Managing devices and sensors, where to run a smart factory, you need to be able to handle the increase in the density of sensors and devices. mMTC can handle the billions of sensors and allow them to communicate more efficiently and freely.

Prioritising network traffic, where network slicing provides for dedicated logical/virtual networks for specific functional requirements (e.g., eMBB slice or URLLC slice or IoT slice). 

5G is not only about wireless connectivity. When you look at the order of magnitude of performance improvements relating to data throughput, connection density, and, of course, lower latency – it’s quickly apparent that 5G will support new data demands across the core to edge-to-cloud and extract the true value of data generated across the chain.

If you put 5G and those performance improvements in the context of areas like IoT and AI, 5G will allow businesses to derive real value from the billions of connected devices communicating, leveraging intelligence, delivering new insight, and optimising in real-time.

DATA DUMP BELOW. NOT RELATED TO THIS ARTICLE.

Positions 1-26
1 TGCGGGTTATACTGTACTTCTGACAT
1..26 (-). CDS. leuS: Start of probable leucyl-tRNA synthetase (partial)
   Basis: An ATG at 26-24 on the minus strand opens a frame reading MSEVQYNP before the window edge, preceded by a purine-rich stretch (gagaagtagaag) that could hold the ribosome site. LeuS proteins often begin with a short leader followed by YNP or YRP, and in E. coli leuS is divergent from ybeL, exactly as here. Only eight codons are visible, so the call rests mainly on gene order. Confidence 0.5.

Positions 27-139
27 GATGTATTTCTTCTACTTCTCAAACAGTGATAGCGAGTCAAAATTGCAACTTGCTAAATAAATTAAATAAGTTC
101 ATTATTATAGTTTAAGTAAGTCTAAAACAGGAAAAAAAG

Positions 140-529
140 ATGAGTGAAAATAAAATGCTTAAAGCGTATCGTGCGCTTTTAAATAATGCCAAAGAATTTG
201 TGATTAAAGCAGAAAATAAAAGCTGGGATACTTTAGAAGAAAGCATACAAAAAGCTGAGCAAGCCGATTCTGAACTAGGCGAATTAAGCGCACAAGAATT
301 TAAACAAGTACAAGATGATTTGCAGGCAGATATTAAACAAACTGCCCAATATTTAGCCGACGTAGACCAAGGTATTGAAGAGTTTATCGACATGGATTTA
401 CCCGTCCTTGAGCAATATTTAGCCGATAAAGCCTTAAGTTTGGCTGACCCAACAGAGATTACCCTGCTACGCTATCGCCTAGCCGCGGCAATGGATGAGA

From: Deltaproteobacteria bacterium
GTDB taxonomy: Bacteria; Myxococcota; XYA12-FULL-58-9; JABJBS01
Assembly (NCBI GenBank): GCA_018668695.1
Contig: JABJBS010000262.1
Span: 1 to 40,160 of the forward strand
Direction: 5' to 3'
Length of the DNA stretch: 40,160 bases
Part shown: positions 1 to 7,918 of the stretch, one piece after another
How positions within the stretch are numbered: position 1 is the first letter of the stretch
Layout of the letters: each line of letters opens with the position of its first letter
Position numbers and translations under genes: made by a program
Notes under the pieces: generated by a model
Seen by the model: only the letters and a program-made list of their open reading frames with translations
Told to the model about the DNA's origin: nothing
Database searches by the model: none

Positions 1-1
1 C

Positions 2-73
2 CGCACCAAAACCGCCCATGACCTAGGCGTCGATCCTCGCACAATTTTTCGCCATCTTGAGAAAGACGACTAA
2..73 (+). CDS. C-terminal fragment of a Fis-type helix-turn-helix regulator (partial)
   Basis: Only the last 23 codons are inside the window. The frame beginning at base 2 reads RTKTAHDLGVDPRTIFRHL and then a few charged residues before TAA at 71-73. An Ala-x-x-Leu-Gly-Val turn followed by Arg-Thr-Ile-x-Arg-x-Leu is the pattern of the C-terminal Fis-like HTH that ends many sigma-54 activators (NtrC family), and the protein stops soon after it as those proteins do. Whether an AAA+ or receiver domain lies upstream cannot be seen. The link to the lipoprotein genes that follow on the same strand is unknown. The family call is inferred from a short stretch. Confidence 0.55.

We find these requirements usually lead to some core use cases across secure facilities, supply chain areas, assembly lines, warehouses, and manufacturing plants for automotive and logistics companies; as well as large indoor/outdoor environments and critical remote mobility services in the transportation and mining industries. The use cases for 5G become quite compelling when applied to large, complex campus-wide environments as in public transport systems (i.e., airports, ports, train stations) and hospitals. This is because the 5G network enables more widespread coverage and connectivity across a plethora of devices transmitting large volumes of data that must be secure and controlled.

Things get interesting when we look at the area of private 5G networks, where the spectrum – and hence the network and the data on the network – is owned by an enterprise and can be restricted to a certain location or area. Private 5G networks will change the game because these private, local networks can improve on the services offered by public networks, especially when Wi-Fi is not viable in a large complex campus or an expansive logistics environment.